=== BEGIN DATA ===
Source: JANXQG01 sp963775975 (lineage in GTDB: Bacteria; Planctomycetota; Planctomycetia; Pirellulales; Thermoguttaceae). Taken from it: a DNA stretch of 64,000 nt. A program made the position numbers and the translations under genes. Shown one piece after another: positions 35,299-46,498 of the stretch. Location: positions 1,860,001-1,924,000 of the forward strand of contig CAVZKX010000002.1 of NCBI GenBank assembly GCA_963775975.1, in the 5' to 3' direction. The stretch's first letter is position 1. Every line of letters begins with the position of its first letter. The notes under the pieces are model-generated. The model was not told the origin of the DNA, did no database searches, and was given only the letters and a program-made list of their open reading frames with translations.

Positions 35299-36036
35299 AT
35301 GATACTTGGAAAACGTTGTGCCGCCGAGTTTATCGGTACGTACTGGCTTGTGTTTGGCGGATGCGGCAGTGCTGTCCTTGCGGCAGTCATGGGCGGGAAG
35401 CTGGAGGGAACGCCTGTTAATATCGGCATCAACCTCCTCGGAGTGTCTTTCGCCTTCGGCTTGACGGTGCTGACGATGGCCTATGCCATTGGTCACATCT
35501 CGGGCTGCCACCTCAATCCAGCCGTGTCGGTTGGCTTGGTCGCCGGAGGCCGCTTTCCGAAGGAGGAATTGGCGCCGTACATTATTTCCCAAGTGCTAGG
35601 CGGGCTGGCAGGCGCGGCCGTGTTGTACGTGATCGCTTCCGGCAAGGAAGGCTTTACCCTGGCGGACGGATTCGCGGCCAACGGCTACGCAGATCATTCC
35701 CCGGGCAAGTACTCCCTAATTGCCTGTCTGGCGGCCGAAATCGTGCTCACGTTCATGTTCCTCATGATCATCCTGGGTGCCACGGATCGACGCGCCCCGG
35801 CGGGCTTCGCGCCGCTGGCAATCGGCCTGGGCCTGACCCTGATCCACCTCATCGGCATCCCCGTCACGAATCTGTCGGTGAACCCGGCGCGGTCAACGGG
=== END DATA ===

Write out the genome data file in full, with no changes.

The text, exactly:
Source: JANXQG01 sp963775975 (lineage in GTDB: Bacteria; Planctomycetota; Planctomycetia; Pirellulales; Thermoguttaceae). Taken from it: a DNA stretch of 64,000 nt. A program made the position numbers and the translations under genes. Shown one piece after another: positions 35,299-46,498 of the stretch. Location: positions 1,860,001-1,924,000 of the forward strand of contig CAVZKX010000002.1 of NCBI GenBank assembly GCA_963775975.1, in the 5' to 3' direction. The stretch's first letter is position 1. Every line of letters begins with the position of its first letter. The notes under the pieces are model-generated. The model was not told the origin of the DNA, did no database searches, and was given only the letters and a program-made list of their open reading frames with translations.

Positions 35299-36036
35299 AT
35301 GATACTTGGAAAACGTTGTGCCGCCGAGTTTATCGGTACGTACTGGCTTGTGTTTGGCGGATGCGGCAGTGCTGTCCTTGCGGCAGTCATGGGCGGGAAG
35401 CTGGAGGGAACGCCTGTTAATATCGGCATCAACCTCCTCGGAGTGTCTTTCGCCTTCGGCTTGACGGTGCTGACGATGGCCTATGCCATTGGTCACATCT
35501 CGGGCTGCCACCTCAATCCAGCCGTGTCGGTTGGCTTGGTCGCCGGAGGCCGCTTTCCGAAGGAGGAATTGGCGCCGTACATTATTTCCCAAGTGCTAGG
35601 CGGGCTGGCAGGCGCGGCCGTGTTGTACGTGATCGCTTCCGGCAAGGAAGGCTTTACCCTGGCGGACGGATTCGCGGCCAACGGCTACGCAGATCATTCC
35701 CCGGGCAAGTACTCCCTAATTGCCTGTCTGGCGGCCGAAATCGTGCTCACGTTCATGTTCCTCATGATCATCCTGGGTGCCACGGATCGACGCGCCCCGG
35801 CGGGCTTCGCGCCGCTGGCAATCGGCCTGGGCCTGACCCTGATCCACCTCATCGGCATCCCCGTCACGAATCTGTCGGTGAACCCGGCGCGGTCAACGGG